Posts Tagged ‘Random Thoughts’
I had to take a few weeks to myself while nearing the end of our IVF journey because I was battling extreme anxiety and wanted to be as focused as possible. But have no fear! I have been documenting all the while, so that all my thoughts would be fresh and that I’ll be able to share with you what has been going on once I was a safe distance from it. The following are my actual thoughts while enduring everyone’s dreaded two week wait between transfer and beta testing.
Because what is infertility without panic and superstition?
Things that could mean everything, or maybe nothing:
- Going to pee and then after sitting right back down, feeling like I forgot to pee when I was in there.
- Extreme and relentless boobage somehow.
- Black person myth-busting necessity: Dreamed of Salmon…though I don’t know what the rules are about the whole “I dreamed of fish” thing. Do the fish have to be swimming along having a good time? Or does my dream of perfectly cooked salmon last night not count?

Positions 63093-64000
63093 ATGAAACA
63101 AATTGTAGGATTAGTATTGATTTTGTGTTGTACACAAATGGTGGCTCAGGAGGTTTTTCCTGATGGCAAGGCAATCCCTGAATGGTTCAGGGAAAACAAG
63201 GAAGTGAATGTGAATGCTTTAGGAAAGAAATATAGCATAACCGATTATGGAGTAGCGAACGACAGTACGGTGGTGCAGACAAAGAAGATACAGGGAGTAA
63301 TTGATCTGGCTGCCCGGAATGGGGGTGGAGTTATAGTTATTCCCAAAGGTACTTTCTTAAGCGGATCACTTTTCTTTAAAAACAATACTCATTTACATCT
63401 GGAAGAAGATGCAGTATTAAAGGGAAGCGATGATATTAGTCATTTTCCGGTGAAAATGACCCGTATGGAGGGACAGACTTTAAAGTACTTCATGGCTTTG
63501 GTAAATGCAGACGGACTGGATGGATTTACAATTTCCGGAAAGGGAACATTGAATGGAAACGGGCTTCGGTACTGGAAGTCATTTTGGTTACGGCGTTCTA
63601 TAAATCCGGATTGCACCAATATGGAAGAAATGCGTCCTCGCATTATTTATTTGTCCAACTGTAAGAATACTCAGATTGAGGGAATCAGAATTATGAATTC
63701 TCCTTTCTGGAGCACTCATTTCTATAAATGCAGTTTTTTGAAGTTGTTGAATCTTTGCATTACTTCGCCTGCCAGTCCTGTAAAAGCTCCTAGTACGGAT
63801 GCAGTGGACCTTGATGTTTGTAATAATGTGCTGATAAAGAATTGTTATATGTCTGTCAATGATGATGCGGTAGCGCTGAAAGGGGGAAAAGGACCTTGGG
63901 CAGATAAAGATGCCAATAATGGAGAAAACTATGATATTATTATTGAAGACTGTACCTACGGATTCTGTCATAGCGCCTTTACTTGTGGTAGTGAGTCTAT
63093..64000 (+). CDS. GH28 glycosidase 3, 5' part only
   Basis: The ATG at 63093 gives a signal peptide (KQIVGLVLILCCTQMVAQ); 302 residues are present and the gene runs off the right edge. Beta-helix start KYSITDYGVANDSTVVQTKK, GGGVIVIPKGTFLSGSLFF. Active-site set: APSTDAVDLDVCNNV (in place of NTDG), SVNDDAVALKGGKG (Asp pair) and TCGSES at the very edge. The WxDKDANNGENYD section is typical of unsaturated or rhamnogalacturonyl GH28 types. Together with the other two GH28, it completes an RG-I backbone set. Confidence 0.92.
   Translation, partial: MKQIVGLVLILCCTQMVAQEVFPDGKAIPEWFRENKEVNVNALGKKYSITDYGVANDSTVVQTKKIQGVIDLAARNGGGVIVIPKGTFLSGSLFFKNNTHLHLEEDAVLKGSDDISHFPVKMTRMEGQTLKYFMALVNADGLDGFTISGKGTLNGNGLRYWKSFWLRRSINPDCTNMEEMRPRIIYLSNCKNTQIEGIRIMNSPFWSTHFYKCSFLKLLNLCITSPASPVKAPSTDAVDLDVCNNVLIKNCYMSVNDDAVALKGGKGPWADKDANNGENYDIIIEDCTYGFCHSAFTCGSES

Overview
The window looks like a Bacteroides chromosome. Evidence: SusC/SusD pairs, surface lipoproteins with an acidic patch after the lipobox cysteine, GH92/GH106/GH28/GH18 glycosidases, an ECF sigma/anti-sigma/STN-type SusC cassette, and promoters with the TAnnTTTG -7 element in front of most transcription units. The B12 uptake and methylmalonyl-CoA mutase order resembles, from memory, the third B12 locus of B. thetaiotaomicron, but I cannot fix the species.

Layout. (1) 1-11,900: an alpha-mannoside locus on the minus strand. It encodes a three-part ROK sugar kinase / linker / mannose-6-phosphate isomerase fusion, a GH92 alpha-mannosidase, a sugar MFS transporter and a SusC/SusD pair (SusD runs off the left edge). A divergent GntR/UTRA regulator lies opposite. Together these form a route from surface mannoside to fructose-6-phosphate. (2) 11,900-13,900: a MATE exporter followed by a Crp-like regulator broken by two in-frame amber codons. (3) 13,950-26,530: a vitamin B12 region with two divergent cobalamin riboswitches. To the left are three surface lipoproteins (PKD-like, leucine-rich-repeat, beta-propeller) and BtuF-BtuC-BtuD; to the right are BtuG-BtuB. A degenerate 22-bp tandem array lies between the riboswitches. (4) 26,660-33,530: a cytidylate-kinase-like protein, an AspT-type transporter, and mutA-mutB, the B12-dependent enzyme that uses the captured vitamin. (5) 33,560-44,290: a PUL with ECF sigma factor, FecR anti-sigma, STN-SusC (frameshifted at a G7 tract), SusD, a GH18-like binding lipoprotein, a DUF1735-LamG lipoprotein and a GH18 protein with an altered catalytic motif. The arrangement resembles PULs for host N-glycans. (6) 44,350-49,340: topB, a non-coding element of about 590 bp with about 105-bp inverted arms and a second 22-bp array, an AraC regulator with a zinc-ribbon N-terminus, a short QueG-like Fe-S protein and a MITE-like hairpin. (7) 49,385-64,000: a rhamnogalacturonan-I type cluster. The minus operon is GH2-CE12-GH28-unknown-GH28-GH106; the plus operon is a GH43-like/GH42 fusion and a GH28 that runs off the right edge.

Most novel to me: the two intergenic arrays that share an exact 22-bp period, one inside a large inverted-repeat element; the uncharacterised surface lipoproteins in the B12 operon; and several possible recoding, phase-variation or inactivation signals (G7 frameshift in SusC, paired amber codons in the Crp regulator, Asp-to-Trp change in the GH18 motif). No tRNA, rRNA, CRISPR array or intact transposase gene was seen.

- Dizziness. I could have just been tired though.
- Nauseatingly warm. Not nauseous. But boiling.
Coincidences that made me smile momentarily and then just creeped me out:
Spiders are supposed to be good luck, right?
- Spiders in the doctor’s office on the day of transfer
- Spiders in the bathroom at home the evening after
- Spiders at work the next day
- Spider in my CAR the next evening
- Spider in the hallway of my building the next day
When visiting my doctor’s office for bloodwork and ultrasounds, there was always music playing in the ultrasound room:
- We Don’t Have To Take Our Clothes Off by Jermaine Stewart
- If You Think I’m Sexy by Rod Stewart
- Danger Zone (this one actually played the day they found out I was hyper-stimming a little)
- We Belong Together by Pat Benetar
- Sweet Dreams by Eurythmics
- Lady by The Commodores
Times I freaked out and assumed I’d ruined everything: